So the next time you are looking at a long term forecast that calls for rain every day of your tour please consider your rain gear as well as your ability to keep important stuff dry. If these things are in place then think about going for it anyway. You may just enjoy it!
Fighting a Headwind when Cycle Touring
Few aspects of bicycle touring can seem so cruel as a persistent and overpowering wind that seems to be doing everything it can to push you back to your starting point. My first eight days going around Lake Huron seemed to consist of days with constant headwinds even though each day I was changing my general direction as I followed the coastline of the lake. As bad as the headwinds were the hardest part was that each day they seemed to increase until the eighth day when I fought against the wind for hours only to come upon a windsurfer roaring along the water at full speed courtesy of my friend the wind. As both a windsurfer and a cyclist the contrasts between heaven and hell all packaged into one made for some interesting thoughts during the remainder of the ride.
A 50 km/hr headwind day during my Lake Michigan tour. Cyclists heading with the wind had wonderful distance stories to share!
Eight days gives you plenty of time to really think about things to try to make you go that tiny bit faster. I discovered that removing my rain covers appeared to add another two km/hour to my ground speed. Cinching the front saddlebags horizontally tighter seemed to add another two km of speed. Moving stuff off the rear rack also had some real impact as well.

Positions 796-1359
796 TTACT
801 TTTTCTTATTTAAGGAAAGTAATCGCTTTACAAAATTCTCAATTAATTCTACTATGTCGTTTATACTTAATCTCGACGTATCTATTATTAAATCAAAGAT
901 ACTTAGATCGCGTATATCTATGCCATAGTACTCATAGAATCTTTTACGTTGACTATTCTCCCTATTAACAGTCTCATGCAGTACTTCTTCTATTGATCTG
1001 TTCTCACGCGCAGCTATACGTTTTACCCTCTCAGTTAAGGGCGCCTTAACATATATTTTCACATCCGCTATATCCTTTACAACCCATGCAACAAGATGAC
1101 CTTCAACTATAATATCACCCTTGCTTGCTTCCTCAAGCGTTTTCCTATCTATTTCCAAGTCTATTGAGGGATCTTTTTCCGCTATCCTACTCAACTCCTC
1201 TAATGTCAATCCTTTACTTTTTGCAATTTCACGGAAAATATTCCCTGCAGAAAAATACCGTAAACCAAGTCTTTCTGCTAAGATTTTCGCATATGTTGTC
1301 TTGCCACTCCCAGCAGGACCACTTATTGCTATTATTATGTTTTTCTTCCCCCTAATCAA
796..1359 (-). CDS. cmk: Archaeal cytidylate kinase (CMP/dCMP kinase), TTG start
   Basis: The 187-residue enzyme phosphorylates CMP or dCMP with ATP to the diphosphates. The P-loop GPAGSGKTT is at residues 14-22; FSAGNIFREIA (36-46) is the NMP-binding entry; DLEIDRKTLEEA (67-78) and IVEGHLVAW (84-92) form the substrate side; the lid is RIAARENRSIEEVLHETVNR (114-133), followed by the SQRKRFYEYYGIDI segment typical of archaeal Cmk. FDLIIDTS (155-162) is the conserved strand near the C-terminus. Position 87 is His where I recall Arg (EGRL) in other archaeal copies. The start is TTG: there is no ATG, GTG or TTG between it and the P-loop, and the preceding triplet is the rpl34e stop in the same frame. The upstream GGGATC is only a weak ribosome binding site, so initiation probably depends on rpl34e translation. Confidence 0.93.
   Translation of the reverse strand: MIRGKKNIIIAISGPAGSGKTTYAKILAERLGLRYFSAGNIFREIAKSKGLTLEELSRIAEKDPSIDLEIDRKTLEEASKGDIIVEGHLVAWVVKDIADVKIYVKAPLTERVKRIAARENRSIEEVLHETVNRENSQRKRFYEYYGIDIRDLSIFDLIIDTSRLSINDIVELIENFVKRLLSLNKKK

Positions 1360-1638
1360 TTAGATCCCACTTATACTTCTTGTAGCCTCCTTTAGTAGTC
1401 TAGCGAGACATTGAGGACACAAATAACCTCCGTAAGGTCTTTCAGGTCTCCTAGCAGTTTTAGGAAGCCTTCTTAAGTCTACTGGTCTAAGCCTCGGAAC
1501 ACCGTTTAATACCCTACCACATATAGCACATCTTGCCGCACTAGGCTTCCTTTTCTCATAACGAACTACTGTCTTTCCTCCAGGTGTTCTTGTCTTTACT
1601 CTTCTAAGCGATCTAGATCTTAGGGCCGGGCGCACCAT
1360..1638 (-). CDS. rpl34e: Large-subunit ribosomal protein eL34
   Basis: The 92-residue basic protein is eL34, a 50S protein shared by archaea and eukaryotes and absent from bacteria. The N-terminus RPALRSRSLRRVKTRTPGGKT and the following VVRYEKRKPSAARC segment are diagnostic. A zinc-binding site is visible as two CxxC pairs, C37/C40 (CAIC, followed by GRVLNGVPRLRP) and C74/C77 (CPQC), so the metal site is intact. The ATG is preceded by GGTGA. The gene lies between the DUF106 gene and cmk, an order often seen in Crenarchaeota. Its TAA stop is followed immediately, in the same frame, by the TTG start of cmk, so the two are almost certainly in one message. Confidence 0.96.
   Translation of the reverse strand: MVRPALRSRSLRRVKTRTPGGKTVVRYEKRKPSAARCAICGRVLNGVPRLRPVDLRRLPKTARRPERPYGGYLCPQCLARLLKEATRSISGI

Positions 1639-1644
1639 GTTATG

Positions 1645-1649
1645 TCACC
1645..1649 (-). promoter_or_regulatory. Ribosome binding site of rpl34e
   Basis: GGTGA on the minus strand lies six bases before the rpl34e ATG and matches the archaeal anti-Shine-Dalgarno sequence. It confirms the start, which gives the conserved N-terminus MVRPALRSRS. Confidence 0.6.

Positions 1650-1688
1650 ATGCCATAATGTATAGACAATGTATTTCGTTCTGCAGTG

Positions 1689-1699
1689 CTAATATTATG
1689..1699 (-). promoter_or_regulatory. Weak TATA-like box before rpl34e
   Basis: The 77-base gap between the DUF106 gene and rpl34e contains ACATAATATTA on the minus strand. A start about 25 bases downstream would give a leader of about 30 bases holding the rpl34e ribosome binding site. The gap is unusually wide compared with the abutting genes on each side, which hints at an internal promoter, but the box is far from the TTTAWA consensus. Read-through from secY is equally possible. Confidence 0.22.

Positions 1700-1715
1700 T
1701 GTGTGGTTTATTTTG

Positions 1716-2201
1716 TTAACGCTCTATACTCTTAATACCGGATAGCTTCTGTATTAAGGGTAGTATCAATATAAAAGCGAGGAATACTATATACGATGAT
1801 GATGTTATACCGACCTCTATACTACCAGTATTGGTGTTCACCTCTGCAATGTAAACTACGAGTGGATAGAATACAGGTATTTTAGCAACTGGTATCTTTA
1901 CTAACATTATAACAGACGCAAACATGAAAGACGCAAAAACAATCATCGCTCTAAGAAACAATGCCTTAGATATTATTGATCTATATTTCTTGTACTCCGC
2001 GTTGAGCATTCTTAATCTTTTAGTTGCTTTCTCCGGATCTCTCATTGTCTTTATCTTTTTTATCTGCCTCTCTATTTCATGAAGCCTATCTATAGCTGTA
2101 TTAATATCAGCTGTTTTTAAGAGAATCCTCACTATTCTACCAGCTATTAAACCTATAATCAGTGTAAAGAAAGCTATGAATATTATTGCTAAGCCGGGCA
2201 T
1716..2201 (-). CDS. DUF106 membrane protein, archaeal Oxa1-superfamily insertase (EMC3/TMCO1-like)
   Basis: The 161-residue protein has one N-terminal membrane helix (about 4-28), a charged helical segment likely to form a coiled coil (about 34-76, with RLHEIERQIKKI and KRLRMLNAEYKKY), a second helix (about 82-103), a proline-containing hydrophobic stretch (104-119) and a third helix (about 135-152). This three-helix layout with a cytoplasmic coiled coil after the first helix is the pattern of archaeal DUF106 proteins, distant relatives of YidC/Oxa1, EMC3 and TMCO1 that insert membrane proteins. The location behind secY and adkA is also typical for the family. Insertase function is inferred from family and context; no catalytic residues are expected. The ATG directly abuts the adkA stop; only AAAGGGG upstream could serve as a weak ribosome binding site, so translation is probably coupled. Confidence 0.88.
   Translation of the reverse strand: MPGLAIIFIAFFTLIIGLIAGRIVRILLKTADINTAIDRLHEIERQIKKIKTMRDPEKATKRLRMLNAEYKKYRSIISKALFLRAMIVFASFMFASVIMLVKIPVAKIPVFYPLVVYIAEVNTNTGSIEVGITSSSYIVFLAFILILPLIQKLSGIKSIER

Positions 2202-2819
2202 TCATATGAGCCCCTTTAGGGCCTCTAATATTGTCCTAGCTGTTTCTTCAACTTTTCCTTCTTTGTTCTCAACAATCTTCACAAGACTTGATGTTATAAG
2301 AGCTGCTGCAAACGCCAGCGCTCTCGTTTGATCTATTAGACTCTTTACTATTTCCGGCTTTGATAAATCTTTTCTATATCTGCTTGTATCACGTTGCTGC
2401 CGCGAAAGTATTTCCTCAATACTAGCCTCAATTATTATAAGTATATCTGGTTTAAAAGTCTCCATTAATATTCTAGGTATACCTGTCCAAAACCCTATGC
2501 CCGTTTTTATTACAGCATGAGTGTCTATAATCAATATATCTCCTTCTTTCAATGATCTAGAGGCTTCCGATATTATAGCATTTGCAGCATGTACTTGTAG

After these experiences and many more, I’ve discovered a few things that seem to help me to have a much more pleasant day even while the wind is blowing.
Although seemingly obvious try to pack lightly and focus on reducing the horizontal bulk on your bike. Think of a knife in water. You want your bike to present as narrow an edge to the wind as possible. Wider bikes complete with overstuffed saddlebags present a much larger cross-section to the wind which results in a much slower forward progression.
Smaller saddlebags will encourage you to take a lot less extra gear with you. When fighting a wind it’s a lot easier to push a bike loaded with 25 extra kilos of gear than one loaded with 50 kilos.